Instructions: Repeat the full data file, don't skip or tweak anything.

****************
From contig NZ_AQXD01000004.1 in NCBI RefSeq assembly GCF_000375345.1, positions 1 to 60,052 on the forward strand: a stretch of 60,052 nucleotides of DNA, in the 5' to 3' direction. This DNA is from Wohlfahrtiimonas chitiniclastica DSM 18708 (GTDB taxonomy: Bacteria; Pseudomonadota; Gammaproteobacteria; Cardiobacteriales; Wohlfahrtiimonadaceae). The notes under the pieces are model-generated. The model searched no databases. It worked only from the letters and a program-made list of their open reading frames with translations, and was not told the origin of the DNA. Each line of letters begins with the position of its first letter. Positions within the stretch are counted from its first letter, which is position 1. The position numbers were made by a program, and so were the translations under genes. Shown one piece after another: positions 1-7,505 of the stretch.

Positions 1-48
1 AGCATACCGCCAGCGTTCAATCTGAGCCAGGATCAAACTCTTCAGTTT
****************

From contig NZ_AQXD01000004.1 in NCBI RefSeq assembly GCF_000375345.1, positions 1 to 60,052 on the forward strand: a stretch of 60,052 nucleotides of DNA, in the 5' to 3' direction. This DNA is from Wohlfahrtiimonas chitiniclastica DSM 18708 (GTDB taxonomy: Bacteria; Pseudomonadota; Gammaproteobacteria; Cardiobacteriales; Wohlfahrtiimonadaceae). The notes under the pieces are model-generated. The model searched no databases. It worked only from the letters and a program-made list of their open reading frames with translations, and was not told the origin of the DNA. Each line of letters begins with the position of its first letter. Positions within the stretch are counted from its first letter, which is position 1. The position numbers were made by a program, and so were the translations under genes. Shown one piece after another: positions 1-7,505 of the stretch.

Positions 1-48
1 AGCATACCGCCAGCGTTCAATCTGAGCCAGGATCAAACTCTTCAGTTT